David said...

Thanks for the comment - I think you have every right to question the credibility of someone who is paid to review products. That's why disclosure is so important. But there are credible and valid people like the folks at Parent Bloggers Network and Mom Central who do this. Some people will trust their reviews, some won't.

If this conversation you describe happens organically, that's great and it's credible and everybody wins. Further I think there are, indeed, occasions when this takes place.

The point to me is that members of WOMMA ask bloggers to conduct reviews because they see the "power" you describe and understand that it has a monetary value. They're not willing to compensate bloggers for their time and effort.

I think it depends on your perspective. Celebrities can "endorse" products on television or in a newspaper or on a personal website, and get compensated for that endorsement. WOMMA's code prohibits this. Why? Because they're bloggers? Because it happens online?

Many of the bloggers I know feel exploited by marketing & PR people who basically want them to promote products for free. To me that kind of exploitation isn't ethical.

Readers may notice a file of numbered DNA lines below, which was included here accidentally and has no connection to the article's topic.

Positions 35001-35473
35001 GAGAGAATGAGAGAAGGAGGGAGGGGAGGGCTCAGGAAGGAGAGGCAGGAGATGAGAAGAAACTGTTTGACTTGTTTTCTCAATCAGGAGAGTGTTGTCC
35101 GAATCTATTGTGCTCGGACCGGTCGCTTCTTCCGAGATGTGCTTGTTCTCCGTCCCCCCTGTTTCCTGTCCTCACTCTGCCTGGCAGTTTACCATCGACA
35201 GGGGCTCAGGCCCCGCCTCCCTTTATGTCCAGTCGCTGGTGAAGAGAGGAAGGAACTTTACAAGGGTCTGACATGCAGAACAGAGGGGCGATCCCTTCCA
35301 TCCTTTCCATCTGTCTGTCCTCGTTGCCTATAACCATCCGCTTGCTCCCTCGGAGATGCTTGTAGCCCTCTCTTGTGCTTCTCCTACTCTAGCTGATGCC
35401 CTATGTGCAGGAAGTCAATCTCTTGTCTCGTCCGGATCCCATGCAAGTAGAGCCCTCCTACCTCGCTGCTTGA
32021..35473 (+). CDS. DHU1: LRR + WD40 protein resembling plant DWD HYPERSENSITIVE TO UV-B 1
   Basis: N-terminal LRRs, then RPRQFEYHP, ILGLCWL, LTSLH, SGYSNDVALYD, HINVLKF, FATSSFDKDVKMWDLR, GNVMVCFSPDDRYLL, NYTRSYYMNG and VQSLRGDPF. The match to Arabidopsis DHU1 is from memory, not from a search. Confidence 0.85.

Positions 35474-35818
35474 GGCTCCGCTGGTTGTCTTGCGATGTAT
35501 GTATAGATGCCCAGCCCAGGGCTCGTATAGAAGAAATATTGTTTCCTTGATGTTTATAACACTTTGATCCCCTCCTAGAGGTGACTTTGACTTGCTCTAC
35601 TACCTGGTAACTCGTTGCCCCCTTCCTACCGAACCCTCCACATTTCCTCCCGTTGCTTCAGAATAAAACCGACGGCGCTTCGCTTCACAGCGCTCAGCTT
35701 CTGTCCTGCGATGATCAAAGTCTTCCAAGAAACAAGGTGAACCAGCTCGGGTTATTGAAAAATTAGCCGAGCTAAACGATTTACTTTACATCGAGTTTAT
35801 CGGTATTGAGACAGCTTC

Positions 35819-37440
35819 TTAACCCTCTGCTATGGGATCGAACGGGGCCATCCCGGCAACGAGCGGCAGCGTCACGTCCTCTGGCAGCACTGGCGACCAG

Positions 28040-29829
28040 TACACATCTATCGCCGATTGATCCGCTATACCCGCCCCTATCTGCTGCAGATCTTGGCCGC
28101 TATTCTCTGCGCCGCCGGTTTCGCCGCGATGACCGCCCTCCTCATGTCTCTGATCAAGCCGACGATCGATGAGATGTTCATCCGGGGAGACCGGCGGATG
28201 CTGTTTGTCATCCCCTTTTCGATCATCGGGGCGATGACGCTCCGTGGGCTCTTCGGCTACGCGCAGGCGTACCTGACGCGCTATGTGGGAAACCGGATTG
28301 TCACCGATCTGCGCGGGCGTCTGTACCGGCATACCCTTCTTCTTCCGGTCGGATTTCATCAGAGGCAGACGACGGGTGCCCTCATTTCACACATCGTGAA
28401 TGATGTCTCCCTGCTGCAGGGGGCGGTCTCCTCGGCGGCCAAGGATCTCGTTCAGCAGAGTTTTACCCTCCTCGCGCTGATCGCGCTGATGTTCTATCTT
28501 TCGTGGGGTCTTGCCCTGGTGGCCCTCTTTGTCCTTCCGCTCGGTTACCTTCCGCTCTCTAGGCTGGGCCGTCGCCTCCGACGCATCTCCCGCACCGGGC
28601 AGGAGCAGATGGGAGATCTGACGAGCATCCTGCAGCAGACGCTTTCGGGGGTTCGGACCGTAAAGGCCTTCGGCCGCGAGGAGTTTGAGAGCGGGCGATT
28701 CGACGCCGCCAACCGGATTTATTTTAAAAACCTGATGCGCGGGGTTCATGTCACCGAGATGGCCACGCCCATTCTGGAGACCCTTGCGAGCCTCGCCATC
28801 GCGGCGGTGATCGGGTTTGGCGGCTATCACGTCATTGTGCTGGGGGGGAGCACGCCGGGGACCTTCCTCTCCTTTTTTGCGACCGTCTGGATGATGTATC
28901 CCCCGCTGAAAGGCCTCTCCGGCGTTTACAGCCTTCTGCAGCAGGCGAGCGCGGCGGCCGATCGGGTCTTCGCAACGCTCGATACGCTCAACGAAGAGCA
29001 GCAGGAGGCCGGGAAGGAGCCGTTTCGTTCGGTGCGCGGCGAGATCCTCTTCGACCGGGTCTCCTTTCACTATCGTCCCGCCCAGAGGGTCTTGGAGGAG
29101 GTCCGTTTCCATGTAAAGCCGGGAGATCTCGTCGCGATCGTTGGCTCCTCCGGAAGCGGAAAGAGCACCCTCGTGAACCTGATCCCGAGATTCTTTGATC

Anonymous said...

I believe there are ways PR people and bloggers can work together that doesn't involve the exchange of dollars. I can't speak for WOMMA but I would think they are not against giving other forms of compensation (like a free product, or test rental of a car, etc.) In this way, the blogger benefits and has true exposure to the product or service the PR/Marketing person hopes they will eventually talk about.

A paid review, to me, is no different than an advertorial, which is essentially advertising and not PR.

I think the difference lies in what the PR person is asking for. If the PR person is asking for a blog post, then I think it's fair for the blogger to ask for payment. (For the record, I don't think PR people should tell bloggers what to post on their blog in the first place.)

If the PR person reaches out in an effort to engage in a conversation or to share info/free product because they know the blogger is an influencer, and doesn't ask for a blog post in exchange, then I don't think compensation in the form of dollars is necessary.

And from a consumer standpoint, I would be influenced more by the latter, that is if the blogger so chooses to write about the experience.